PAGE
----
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You Can Still Go On Holiday, But It's Time To Do It Sustainably

Air travel is booming despite the current climate debate. But vacationers have to rethink their summer breaks — not only for the environment, but also for the sake of people.

Should we go easy on vacations ?
Should we go easy on vacations ?
Jochen Temsch

OpEd-

MUNICH — "Urlaub," the German word for holidays, is a term that comes from 8th century High German and means "the permission to leave" and "the possibility to proceed at will" — this is what the Brothers Grimm's dictionary says. To date, this definition has changed little. Anyone who leaves their job for a few days and walks out of the mill of everyday life, wants to do as they please. For most vacationers, this means lying on a beach, relaxing and forgetting about all the problems that plague their everyday life for most of the year. And you can't blame them for wanting to do so. For most, however, the concerns surrounding humanity are waiting back at home along with the cat, a mailbox full of bills and the balcony flowers, that the neighbors should have cared for during the holidays.

This summer, this is particularly clear: The "Fridays for Future" demonstrations that took place over the past months, in which students protested for the climate, were closely followed by the big summer break for schools. Airlines are reporting record numbers of passengers. According to the World Tourism Organization (UNWTO), about 0.25 tons of carbon dioxide are generated per trip on a global average. Tourists contribute to 5% of all greenhouse gases that cause global warming. Where is the alleged flying shame, according to which people find it embarrassing to fly and therefore refrain from doing so? It seems not to be the case, since cheap airlines such as Ryanair and EasyJet agree with the head of Lufthansa: The "Greta effect" in response to the environmental commitment of Swedish student Greta Thunberg is yet to become a reality.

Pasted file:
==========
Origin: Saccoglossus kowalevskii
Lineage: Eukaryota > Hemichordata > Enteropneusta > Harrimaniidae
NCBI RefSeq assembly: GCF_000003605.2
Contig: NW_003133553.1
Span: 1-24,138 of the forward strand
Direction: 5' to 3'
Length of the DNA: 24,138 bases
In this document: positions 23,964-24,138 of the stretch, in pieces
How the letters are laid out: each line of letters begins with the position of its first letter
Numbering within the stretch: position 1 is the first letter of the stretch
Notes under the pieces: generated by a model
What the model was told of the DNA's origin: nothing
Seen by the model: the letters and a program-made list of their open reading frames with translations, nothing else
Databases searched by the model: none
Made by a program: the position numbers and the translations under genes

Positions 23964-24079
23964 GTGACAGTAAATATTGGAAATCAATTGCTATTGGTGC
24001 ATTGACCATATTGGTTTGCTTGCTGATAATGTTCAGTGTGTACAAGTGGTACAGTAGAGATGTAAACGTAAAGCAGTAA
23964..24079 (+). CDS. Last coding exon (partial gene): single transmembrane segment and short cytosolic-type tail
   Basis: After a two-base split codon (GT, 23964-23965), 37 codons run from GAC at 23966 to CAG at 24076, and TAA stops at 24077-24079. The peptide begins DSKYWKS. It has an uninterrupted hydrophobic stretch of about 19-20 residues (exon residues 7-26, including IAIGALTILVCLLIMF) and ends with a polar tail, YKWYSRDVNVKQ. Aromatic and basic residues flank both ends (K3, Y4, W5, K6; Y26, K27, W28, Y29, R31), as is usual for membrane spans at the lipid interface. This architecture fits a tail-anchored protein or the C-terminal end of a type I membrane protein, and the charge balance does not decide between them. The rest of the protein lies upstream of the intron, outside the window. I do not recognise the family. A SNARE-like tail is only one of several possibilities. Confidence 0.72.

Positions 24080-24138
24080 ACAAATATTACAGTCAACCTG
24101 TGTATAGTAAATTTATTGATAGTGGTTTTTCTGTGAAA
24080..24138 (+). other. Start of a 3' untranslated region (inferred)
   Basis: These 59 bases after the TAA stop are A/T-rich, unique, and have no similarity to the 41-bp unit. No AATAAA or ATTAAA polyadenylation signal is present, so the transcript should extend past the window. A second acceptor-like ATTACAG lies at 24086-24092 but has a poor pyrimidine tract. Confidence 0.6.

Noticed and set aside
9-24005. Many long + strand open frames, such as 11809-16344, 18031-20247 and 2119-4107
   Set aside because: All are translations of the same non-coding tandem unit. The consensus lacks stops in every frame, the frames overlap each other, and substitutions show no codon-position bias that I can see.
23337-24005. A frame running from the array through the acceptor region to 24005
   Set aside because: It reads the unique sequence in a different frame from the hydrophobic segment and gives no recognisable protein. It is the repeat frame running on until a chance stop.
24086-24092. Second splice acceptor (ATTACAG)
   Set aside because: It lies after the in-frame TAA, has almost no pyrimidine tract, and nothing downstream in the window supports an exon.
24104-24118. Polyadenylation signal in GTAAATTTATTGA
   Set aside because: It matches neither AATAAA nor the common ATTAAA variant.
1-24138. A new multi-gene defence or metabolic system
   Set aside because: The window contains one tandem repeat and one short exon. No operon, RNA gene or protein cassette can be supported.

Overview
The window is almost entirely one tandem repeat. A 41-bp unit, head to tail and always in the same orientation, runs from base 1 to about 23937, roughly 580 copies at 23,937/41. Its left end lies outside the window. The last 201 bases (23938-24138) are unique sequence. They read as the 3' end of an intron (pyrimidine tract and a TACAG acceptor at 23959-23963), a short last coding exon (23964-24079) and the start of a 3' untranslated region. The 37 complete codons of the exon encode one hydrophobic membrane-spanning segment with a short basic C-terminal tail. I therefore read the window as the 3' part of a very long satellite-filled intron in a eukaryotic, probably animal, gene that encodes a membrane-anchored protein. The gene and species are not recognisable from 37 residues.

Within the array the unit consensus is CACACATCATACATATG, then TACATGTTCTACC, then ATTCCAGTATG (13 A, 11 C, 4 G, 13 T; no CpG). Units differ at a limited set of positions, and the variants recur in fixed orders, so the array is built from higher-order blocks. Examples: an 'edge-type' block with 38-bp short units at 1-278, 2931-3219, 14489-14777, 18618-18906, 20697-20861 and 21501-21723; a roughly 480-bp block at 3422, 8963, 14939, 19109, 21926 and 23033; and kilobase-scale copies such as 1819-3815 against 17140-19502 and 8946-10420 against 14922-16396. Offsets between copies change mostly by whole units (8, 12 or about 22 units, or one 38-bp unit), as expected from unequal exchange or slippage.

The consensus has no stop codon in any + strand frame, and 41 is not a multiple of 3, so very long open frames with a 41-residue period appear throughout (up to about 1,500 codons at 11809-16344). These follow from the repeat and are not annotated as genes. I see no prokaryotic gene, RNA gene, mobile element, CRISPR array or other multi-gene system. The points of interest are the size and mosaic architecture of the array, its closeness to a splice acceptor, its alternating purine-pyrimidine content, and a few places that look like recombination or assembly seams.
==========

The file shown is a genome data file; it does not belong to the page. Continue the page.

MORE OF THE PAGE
Meanwhile, the price war in the sky is becoming increasingly absurd. A flight to Mallorca sometimes costs less than a pizza and a beer. Nothing about those trips is romantic anymore. The old traveler's saying "Take nothing but photos, leave nothing but footprints" sounds naive today. When we think of footprints now we don't think of erasable tracks in the sand, but of CO2 in the atmosphere. The cheap travel battle cry "Nichts wie weg!" ("Cut and Run!") is ruthless in itself: there comes the claim to leaving, and for most, that's where it stops.